God could in the first instant of the soul have poured into it as much grace as he poured into another soul at circumcision or baptism; therefore in its first instant the soul would not have had original sin, just as neither would it have had original sin afterwards when the person was baptized.
This resolves St. Thomas’s concerns about the timing of Mary’s sanctification, while also upholding the necessity of Mary’s redemption by means of Christ.
Of utmost importance with regards to overcoming the resistance towards the definition of the Immaculate Conception was the work of St. Lawrence Brindisi. He engaged in the vast project of synthesizing a biblical exegesis of Mary in the Old and New Testament with the teaching of the Fathers and theologians. He situates his entire work within the all-important paradigm of Mary’s Divine Maternity:
Think of who God is, what he can do, wills to do, and finds becoming for his majesty. Then think of Mary as true spouse of God, true and natural Mother of Christ, the Only-begotten Son of the Almighty God: Of her was born Jesus who is called the Christ.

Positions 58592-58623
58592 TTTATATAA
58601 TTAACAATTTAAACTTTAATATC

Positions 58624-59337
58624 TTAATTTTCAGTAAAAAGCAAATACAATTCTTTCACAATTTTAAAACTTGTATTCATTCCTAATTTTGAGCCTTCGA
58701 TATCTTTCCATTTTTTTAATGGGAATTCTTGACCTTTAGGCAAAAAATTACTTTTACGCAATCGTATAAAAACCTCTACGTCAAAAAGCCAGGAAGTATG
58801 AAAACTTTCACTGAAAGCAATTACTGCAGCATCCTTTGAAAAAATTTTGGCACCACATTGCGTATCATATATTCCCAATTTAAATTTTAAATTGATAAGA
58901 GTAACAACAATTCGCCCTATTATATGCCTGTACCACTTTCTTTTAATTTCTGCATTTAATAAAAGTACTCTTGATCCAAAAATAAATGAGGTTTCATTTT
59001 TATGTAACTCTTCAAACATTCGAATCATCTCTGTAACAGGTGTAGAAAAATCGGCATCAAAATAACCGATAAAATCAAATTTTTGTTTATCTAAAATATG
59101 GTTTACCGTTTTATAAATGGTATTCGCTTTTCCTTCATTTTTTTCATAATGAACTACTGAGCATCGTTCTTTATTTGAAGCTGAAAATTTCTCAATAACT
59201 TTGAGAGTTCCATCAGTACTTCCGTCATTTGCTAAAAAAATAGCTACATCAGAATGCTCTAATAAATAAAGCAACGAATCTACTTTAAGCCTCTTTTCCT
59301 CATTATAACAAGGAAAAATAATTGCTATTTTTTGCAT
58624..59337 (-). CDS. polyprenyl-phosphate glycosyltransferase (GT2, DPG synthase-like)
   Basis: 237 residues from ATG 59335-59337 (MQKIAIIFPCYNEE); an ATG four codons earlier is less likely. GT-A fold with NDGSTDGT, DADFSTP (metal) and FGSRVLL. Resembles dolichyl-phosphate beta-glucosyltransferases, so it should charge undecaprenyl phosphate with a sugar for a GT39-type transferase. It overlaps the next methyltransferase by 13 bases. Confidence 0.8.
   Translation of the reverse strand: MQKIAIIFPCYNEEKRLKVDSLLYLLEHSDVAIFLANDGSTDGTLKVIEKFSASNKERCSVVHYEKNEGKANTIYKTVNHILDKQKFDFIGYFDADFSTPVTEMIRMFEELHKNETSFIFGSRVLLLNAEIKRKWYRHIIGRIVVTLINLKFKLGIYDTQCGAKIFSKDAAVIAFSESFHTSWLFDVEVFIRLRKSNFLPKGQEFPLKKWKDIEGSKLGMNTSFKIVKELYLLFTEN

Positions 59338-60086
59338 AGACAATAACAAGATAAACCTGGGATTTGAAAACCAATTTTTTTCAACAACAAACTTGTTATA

All the rest of his thought proceeds from this base premise. He first identifies Mary as “this dwelling” that “the Most High himself has founded.” This leads him to identify three locations in the Old Testament that God resided in in a special way, which he connects with the Church, Christ, and finally Mary: “Three dwellings of God are mentioned in Scripture: the first is Moses’ Tabernacle; the second is David’s tabernacle for which this religious king prepared a place in his own palace in Jerusalem; the third is Solomon’s temple.” He also compares her to “Jerusalem,” which “foundations of the city, he says are on the holy mountains or the mountains of holiness” and thus “signifies that this city was founded and conceived in holiness and grace and not just any grace but grace higher than that of all other saints.” He continues, “Not only must we conclude that God could preserve Mary from sin, which no one can doubt unless he has totally lost his mind, but also that God would preserve her from sin.” To augment this point, he puts forth the positive argument that “It [the Immaculate Conception] manifests God’s power…God’s wisdom…God’s goodness…finally, the immaculate conception also manifests God’s perfect love for Christ.” He also puts forth the negative argument that God would not countenance Mary to be born under the influence of the devil: “And God would permit the one chosen to be his Spouse and the Mother of his Only-begotten Son to be defiled and violated by the devil?” While this comprises only a small sampling of his biblical exegesis, it suffices to show that St. Lawrence demonstrated through extensive Scriptural exegesis that it was right and proper for Mary to be completely free from all sin so that she could be the Theotokos. St. Lawrence Brindisi thus contributed greatly to the definition of the Immaculate Conception with his sermons.